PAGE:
Delhi Capitals 207 for 3 (Warner 92*, Powell 67*) beat Sunrisers Hyderabad 186 for 8 (Pooran 62, Khaleel 3-30) by 21 runs
Warner walks the talk
His first ball was slapped through the covers, not all that far from going to hand, but thereafter this was a supremely judged innings. He jump-started the scoreboard during a rare outing for Umran Malik in the powerplay, helping himself to three boundaries during an over that cost 23.
There were a number of crunching straight drives, leg-side swats for six off Malik and Kartik Tyagi, and a clean mow over long-on against Aiden Markram’s offbreaks. Most impressive of all was his split-second readjustment against Bhuvneshwar, having changed his stance in preparation to switch hit; the ball was full outside leg (to a left-hander) but Warner played it adeptly as a right-hander to glide four to third.
That came off the first ball of the 19th over, and by the end of it he had moved to 92 from 58 – and in sight of a century against his former franchise. But there was no one in Delhi blue more pumped than Warner, standing at the non-striker’s end as Powell took over against Malik, who finished with 0 for 52. Powell explained Warner’s advice at the innings break: “At the start of the over, I asked him if he wanted a single, to try and get the hundred and he said: ‘Listen, that is not how the cricket play.’ I should try to smack it as hard as I can and as far as I can, and I did that.”
Powell powers Capitals
A first IPL half-century from Powell set the seal on Capitals’ innings. There was no doubting his ability to “smack it” as hard and as far as he could, as he cleared the ropes six times on the way past 50 from 30 balls. The Jamaican has fulfilled a number of briefs in this Capitals side, appearing as high as No. 3 in the order, and as low as No. 8. But here he said he had asked Rishabh Pant for time to show what he could do at No. 5, and duly repaid the management with his highest score in nine innings.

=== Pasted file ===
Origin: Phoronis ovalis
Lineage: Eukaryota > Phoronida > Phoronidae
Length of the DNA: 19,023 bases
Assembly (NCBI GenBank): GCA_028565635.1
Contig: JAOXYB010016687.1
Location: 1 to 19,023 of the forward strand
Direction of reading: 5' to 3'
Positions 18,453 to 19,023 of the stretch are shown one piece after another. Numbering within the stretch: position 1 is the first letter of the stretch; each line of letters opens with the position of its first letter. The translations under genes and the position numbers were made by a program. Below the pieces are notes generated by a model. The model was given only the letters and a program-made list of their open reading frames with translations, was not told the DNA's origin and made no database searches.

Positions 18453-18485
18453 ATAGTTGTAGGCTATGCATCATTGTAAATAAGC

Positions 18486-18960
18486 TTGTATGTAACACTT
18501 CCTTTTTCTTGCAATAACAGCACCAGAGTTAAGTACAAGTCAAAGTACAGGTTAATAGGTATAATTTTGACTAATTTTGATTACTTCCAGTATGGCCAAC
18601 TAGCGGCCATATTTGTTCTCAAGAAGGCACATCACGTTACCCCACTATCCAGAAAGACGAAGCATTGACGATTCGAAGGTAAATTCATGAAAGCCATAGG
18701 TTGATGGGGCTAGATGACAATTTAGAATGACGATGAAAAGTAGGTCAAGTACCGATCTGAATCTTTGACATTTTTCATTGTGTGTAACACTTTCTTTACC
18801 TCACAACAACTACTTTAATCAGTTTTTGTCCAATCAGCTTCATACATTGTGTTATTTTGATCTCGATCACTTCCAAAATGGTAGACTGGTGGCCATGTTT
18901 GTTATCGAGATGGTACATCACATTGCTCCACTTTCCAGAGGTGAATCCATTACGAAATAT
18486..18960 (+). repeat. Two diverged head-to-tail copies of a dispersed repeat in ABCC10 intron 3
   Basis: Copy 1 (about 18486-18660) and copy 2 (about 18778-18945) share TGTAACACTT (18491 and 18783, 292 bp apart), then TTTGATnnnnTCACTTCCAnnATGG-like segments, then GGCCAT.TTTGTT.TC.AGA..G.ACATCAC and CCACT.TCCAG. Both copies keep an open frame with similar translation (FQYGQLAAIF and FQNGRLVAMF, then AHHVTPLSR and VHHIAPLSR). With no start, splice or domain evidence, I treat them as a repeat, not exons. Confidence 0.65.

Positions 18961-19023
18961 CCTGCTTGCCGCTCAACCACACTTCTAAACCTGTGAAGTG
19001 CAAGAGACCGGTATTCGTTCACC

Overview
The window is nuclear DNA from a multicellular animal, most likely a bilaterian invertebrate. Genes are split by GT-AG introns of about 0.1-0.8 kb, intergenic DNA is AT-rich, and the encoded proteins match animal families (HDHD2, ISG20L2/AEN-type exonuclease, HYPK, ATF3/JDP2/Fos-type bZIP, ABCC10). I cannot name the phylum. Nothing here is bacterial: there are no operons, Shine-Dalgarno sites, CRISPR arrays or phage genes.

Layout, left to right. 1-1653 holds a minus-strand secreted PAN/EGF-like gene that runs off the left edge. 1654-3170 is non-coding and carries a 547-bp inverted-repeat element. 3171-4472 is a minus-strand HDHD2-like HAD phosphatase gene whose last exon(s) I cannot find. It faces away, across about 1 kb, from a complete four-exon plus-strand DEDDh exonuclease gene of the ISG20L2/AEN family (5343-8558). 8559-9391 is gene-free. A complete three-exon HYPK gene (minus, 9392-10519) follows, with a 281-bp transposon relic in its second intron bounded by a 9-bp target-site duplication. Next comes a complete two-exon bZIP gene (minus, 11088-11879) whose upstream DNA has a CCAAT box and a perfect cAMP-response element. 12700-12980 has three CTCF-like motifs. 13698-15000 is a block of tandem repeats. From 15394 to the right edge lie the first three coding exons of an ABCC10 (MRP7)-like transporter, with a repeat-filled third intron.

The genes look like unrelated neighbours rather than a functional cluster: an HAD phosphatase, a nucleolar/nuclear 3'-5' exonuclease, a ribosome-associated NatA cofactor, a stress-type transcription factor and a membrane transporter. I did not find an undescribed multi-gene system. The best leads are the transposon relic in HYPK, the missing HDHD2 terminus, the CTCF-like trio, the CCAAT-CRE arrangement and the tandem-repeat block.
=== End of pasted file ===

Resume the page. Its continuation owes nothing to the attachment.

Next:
Powell took a little time to get settled, reaching 19 from 18 balls in the 16th over. He might have been out twice by that point, however: a top-edged swipe at Sean Abbott evaded the backtracking Tyagi at short fine leg, and Williamson then shelled a simple chance at mid-off, Malik the unlucky bowler.
Making the most of his reprieves, Powell slaughtered the previously unhittable Bhuvneshwar – who had 1 for 4 from 15 balls to that point – over deep square leg, then launched back-to-back sixes off Abbott, one of them sailing 104 metres over cover. On 41, he probably should have been taken on the rope, when a smash down the ground seemed set to pick out Markram at long-on, only for the fielder to misjudge the catch and palm it over the rope. Two more blows for six brought him fifty and he finished the innings with 4-4-4 off Malik, including creaming a 157kph ball – the fastest of this year’s IPL – through the covers.
Sunrisers stumble out the blocks
Williamson went into this match to the backdrop of murmurs about his strike rate – and they will only increase after another scratchy outing, which yielded 4 off 11 and a fiddled catch behind against Anrich Nortje in the fifth over. That left him with 199 runs from 10 innings this IPL, and a strike rate of 96.13: the lowest by any opener to have faced 200 balls in a season.
Powell had described the pitch as “very good” at halfway, and the Brabourne had seen a higher score hunted down this season – Lucknow Super Giants reaching 211 with three balls to spare against Chennai Super Kings in game seven. But the early loss of Abhishek Sharma hurt Sunrisers’ chances of a fast start, and with Williamson taking seven balls to get off the mark, his team limped to 35 for 2 at the end of the powerplay (a total boosted by Rahul Tripathi slashing the fourth and fifth balls of the sixth over for four).
After nine overs, Sunrisers were 48 for 3, needing to score at more than 14 runs an over; and the rate barely came down from that point, despite the best efforts of Pooran and, to a lesser extent, Markram, who showed what might have been possible with a better platform on which to build.
Alan Gardner is a deputy editor at ESPNcricinfo. @alanroderick